The deal for Vodafone to buy German cable company Kabel Deutschland has been hit by uncertainty with doubts about whether enough Kabel shareholders will tender their shares by a deadline this week.
In order for the Vodafone-Kabel deal to proceed, 75 per cent of Kabel shareholders need to tender their shares in the first stage of a two-stage tender process. However, a number of shareholders believe the threshold, which is higher than some similar deals, will not be reached by Wednesday’s deadline, according to the Financial Times.
Vodafone agreed a €7.7 billion deal for Kabel Deutschland in June as it looks to offer both mobile and fixed line services as part of its ‘quad-play’ strategy in Germany.
Kabel’s management and supervisory board backed Vodafone’s offer at the beginning of August, recommending that the company’s shareholders accept it.
Some shareholders are concerned that the deal could fail if Vodafone does not lower the proportion of shares needed for the deal to proceed. This looks unlikely with Vodafone saying in a statement that there will be “no change to the conditions set out in our earlier announcement”.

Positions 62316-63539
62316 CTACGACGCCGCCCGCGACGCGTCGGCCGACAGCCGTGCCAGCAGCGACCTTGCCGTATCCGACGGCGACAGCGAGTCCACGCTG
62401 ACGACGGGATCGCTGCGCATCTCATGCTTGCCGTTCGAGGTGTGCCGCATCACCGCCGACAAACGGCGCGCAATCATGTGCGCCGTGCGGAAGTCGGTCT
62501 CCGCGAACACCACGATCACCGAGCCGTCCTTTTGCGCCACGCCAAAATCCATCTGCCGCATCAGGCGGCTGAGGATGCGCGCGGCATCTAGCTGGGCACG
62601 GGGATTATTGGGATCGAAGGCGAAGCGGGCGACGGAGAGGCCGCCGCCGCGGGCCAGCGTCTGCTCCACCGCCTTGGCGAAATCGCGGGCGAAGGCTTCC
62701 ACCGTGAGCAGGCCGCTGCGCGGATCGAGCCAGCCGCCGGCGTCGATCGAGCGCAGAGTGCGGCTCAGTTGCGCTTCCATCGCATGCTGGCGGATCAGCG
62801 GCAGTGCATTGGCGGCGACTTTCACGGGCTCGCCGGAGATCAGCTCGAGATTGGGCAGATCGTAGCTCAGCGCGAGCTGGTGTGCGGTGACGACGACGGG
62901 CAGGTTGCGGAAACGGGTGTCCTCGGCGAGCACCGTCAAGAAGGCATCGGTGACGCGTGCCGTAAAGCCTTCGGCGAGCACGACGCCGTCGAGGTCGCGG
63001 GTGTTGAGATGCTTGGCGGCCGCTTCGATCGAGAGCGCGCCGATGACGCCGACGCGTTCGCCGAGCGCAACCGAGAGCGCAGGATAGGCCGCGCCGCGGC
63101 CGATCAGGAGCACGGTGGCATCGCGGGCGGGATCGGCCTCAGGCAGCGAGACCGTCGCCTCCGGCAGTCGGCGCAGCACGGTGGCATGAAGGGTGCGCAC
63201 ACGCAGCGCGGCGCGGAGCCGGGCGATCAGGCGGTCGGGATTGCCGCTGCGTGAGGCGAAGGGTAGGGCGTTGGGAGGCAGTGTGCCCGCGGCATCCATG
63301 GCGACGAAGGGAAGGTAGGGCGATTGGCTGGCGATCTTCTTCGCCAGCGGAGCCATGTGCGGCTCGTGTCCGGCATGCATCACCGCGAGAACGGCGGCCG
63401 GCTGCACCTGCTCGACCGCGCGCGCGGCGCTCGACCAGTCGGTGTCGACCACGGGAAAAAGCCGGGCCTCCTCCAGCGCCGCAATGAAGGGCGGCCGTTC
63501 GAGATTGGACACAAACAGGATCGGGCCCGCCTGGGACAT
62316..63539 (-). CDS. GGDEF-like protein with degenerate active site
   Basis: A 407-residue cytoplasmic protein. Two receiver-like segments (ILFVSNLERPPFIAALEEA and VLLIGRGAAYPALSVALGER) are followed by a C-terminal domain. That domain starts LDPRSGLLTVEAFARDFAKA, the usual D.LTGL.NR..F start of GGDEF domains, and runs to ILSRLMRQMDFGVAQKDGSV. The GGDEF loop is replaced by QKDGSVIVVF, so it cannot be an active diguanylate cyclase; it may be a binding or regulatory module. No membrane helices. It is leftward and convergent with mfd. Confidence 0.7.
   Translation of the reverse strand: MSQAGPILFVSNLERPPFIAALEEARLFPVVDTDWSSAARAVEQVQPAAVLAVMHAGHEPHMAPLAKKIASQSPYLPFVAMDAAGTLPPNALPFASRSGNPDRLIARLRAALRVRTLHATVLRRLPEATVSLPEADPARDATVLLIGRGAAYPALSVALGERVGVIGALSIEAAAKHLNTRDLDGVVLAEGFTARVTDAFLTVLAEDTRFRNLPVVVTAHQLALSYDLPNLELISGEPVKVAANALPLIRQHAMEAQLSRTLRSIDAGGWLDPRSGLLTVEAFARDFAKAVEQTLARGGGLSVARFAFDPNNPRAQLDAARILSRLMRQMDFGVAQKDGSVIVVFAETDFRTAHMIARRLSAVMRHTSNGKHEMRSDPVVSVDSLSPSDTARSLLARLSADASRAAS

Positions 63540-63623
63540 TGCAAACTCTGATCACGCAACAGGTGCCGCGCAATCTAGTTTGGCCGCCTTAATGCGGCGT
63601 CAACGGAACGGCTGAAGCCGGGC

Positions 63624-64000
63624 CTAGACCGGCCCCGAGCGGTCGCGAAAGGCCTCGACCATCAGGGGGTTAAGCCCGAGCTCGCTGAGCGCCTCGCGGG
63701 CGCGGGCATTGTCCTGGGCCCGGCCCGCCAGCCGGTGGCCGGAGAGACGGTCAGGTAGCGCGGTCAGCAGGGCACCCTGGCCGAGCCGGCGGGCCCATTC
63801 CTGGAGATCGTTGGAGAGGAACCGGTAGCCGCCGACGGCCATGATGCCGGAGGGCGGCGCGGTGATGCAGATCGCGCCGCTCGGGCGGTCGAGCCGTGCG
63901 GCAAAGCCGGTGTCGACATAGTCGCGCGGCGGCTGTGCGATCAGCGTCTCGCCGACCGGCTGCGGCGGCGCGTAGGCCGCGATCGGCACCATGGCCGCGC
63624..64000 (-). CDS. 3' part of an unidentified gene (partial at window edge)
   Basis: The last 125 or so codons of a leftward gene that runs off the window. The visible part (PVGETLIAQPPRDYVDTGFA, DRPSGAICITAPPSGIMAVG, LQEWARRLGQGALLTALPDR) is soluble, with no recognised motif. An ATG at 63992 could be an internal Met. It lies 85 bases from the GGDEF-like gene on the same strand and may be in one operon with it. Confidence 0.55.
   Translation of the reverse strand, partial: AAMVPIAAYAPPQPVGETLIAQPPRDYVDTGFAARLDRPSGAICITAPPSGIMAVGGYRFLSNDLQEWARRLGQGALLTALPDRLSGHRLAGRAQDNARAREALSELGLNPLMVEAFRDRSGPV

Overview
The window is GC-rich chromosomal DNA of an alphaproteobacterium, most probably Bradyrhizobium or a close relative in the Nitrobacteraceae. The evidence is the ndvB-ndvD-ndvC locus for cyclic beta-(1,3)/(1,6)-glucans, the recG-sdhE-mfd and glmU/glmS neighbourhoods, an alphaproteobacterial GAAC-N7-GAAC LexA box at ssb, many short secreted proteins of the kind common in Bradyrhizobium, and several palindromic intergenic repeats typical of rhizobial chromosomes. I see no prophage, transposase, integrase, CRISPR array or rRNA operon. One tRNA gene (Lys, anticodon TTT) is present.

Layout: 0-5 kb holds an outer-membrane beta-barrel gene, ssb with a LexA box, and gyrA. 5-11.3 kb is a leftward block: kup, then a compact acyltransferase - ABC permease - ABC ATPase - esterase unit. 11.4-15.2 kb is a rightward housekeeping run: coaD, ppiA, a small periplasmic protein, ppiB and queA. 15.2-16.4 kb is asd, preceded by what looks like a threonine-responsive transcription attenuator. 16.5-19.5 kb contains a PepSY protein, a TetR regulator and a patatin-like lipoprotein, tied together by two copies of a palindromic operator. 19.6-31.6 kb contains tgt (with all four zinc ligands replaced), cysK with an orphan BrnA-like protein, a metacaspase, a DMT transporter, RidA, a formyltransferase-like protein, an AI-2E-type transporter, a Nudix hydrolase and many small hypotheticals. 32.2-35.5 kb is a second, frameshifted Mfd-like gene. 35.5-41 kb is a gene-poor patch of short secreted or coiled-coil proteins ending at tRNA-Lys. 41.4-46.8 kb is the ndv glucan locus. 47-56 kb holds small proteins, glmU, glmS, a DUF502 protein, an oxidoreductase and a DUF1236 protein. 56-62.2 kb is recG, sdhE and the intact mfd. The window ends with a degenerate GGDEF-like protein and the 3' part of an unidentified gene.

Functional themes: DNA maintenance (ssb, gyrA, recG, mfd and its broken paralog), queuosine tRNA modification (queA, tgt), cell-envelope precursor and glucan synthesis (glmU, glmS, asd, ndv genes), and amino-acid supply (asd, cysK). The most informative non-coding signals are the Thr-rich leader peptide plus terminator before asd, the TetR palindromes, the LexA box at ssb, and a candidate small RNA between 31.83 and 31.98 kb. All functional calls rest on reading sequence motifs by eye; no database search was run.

Speaking to the FT, one Kabel shareholder cited eight major deals that have taken place in Germany since 2007, in which the total number of shares tendered in the first phase averaged 68.5 per cent.
Among the shareholders considered a risk to the deal are index-tracking investors which account for around 10 per cent of Kabel’s shareholders. These investors are believed unlikely to tender their shares in the first phase, preferring to make their move in the second phase.
If Vodafone fails at the first hurdle, it could be prevented from making another bid for Kabel for 12 months. A failure could also make Vodafone vulnerable to AT&T, which is believed to be interested in the UK-based operator group’s wireless operations in Europe, according to the FT.